New approaches in the fight against drug resistance in malaria

A team at University of Erlangen–Nuremberg (FAU) develops drugs for the treatment of malaria

One of the most common and fatal infectious illnesses in the world is malaria. New chemicals are always needed because of the possibility that malaria parasites will develop resistance to the present medications. Under the direction of Prof. Dr. Svetlana B. Tsogoeva, a group of researchers at FAU (Friedrich Alexander Universität, Erlangen Nürnberg, Germany) have recently combined the anti-malaria medication artemisinin with coumarin, which is also present in plants, to create an autofluorescent molecule. This autofluorescence is especially useful because it may be utilized for imaging in living cells and displays the medication’s action in a precise time sequence. The working group additionally discovered that Plasmodium falciparum, a drug-resistant malaria parasite, can be eliminated by the auto-fluorescent artemisinin-coumarin hybrids.

They have published the findings in the journal Chemical Science.

Artemisinin, derived from the plant known as sweet wormwood (Artemisia annua L.), is a widely used and extremely effective component in malaria medications. A secondary plant component present in a variety of plants is called coumarin. When developing anti-malaria medications, active ingredients are marked with fluorescent compounds, so imaging methods may precisely track their sequential action against malaria infections. Artemisinin has already been labelled with this fluorescent method.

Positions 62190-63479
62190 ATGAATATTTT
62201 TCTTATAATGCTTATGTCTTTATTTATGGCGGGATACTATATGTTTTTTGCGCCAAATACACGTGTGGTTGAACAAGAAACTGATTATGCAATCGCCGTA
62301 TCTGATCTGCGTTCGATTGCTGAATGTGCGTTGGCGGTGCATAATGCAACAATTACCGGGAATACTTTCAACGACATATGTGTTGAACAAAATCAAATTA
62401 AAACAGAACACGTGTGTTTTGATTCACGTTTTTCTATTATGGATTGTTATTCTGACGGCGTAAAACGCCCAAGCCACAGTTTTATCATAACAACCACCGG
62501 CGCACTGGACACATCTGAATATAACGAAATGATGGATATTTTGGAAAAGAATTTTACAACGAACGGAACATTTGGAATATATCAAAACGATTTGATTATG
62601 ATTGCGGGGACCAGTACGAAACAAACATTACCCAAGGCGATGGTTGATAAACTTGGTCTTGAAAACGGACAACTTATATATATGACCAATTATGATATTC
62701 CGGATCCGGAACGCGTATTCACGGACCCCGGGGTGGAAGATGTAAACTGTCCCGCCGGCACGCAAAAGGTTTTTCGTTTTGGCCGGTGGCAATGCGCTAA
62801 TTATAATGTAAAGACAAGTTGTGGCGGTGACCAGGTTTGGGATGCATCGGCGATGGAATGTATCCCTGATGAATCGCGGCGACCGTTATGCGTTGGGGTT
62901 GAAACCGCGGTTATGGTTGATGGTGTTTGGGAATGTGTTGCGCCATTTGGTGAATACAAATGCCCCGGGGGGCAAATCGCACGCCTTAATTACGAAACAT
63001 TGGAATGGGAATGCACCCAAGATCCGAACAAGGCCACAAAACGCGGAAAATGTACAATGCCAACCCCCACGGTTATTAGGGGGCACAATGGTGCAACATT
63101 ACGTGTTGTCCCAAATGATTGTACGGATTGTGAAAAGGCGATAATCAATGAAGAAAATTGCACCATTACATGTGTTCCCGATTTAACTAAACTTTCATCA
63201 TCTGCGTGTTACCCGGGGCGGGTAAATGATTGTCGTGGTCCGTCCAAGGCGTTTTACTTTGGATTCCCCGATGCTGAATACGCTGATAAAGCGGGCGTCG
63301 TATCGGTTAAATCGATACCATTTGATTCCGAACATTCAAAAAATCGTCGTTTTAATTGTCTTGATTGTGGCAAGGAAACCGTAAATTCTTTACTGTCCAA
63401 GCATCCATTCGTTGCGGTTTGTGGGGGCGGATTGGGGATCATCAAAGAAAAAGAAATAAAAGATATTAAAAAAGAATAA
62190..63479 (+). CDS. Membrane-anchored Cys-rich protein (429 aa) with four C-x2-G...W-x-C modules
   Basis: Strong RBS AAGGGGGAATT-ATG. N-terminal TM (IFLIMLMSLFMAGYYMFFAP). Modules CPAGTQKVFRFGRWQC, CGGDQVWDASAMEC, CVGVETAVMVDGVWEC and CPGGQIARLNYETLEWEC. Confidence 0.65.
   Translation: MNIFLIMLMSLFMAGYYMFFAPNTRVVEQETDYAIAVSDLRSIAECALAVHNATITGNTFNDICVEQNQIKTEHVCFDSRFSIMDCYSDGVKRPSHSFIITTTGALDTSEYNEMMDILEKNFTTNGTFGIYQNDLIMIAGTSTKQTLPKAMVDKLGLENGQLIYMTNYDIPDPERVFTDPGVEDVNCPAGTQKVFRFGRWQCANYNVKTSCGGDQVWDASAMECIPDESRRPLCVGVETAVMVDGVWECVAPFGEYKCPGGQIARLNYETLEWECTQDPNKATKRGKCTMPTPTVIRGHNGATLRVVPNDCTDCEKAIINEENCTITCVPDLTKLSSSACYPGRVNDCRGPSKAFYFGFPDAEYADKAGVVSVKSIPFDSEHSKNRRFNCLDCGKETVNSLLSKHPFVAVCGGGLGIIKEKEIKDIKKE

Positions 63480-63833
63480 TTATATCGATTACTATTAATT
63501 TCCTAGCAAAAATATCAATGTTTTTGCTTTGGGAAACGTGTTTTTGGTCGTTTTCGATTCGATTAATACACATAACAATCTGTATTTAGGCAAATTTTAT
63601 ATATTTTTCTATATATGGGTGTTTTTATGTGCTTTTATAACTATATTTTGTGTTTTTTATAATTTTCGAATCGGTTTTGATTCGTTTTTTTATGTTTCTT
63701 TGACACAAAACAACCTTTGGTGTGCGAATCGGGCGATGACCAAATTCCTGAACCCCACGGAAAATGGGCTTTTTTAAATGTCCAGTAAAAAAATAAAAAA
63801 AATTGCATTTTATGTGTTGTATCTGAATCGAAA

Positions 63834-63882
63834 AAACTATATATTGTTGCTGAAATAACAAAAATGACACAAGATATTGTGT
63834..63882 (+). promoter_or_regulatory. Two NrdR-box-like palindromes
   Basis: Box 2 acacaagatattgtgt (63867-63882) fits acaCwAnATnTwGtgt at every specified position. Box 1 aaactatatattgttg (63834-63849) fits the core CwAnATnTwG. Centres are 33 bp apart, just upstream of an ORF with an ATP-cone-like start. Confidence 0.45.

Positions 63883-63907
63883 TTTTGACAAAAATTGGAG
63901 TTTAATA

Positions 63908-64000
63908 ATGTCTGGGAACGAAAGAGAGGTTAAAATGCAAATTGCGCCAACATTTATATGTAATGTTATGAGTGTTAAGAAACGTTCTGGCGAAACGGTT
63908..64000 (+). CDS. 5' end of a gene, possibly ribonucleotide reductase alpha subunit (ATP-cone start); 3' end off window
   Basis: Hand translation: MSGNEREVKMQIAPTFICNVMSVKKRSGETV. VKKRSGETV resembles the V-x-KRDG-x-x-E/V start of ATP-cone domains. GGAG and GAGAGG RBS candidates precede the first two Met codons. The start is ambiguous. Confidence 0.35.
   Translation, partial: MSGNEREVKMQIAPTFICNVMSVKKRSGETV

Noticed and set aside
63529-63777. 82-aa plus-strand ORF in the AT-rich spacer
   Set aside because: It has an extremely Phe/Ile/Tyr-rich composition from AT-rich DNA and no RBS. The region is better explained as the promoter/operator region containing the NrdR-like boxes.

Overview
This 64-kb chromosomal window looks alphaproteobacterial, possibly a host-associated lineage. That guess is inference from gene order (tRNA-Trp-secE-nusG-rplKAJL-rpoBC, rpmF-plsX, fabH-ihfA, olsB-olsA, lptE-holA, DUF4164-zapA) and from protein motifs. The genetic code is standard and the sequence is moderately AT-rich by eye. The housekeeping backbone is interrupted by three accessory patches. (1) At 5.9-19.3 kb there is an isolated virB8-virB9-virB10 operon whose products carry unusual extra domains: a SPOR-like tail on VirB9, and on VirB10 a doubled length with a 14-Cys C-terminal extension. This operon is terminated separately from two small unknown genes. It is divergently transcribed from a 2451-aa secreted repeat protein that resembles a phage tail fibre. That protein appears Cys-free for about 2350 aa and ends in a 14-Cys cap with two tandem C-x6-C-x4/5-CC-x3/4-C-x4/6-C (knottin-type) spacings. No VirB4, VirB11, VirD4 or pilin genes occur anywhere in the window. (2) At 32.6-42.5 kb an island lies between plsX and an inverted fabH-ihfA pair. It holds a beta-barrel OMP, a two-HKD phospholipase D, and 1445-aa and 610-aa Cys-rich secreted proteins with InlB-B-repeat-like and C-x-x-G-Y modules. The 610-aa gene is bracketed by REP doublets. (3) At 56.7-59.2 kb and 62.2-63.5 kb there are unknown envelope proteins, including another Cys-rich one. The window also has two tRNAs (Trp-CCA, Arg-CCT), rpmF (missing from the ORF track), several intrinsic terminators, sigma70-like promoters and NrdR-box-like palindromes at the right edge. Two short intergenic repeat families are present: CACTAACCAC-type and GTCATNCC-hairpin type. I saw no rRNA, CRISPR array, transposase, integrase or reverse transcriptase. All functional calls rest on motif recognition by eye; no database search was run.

Combination of substances for autofluorescence

Labelling with fluorescent materials has the major drawback of changing the drug’s mechanism of action. This might indicate, for instance, that following fluorescent tagging, malaria-infected cells absorb particular drugs, such as artemisinin, in a different way than they did before. The medication’s solubility may also alter. Autofluorescent hybrids, which are substances composed of two or more basic chemicals that are intrinsically fluorescent and whose mode of action can be accurately examined using imaging techniques, prevented this from happening.

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Active agent with special skills

The group at the Chair of Organic Chemistry, under the direction of Professor Tsogoeva, made the decision to combine bioactive coumarins with artemisinin due to the anti-malaria characteristics of coumarin derivatives. Additionally, it is simple to chemically change them to make them incredibly luminous. Not only was it feasible to see this first autofluorescent artemisinin-coumarin hybrid’s method of action in living, P. falciparum-infected red blood cells, the researchers found. Along with Dr. Diogo R. M. Moreira (Instituto Gonçalo Moniz, Fiocruz, Bahia, Brazil) and Prof. Barbara Kappes (Department of Chemical and Biological Engineering, FAU), they also found that the active agent was highly effective against P. falciparum strains that are resistant to chloroquin and other malaria medications in vitro (in a test tube). Above all, however, the new compound also proved highly effective against malaria pathogens in vivo in mouse models.

The researchers at FAU believe that by developing the first autofluorescent artemisinin-coumarin hybrid, they have made significant progress toward combating multi-drug resistance in malaria treatment and set the stage for the future development of other autofluorescent agents.


Journal Reference: Herrmann L, Leidenberger M, de Morais AS, Mai C, Çapcı A, Silva MD, Plass F, Kahnt A, Moreira DR, Kappes B, Tsogoeva SB. Autofluorescent antimalarials by hybridization of artemisinin and coumarin: In vitro/in vivo studies and live-cell imaging. Chemical Science. 2023. DOI: https://doi.org/10.1039/D3SC03661H.

Source: FAU News


Report: Achuth B S

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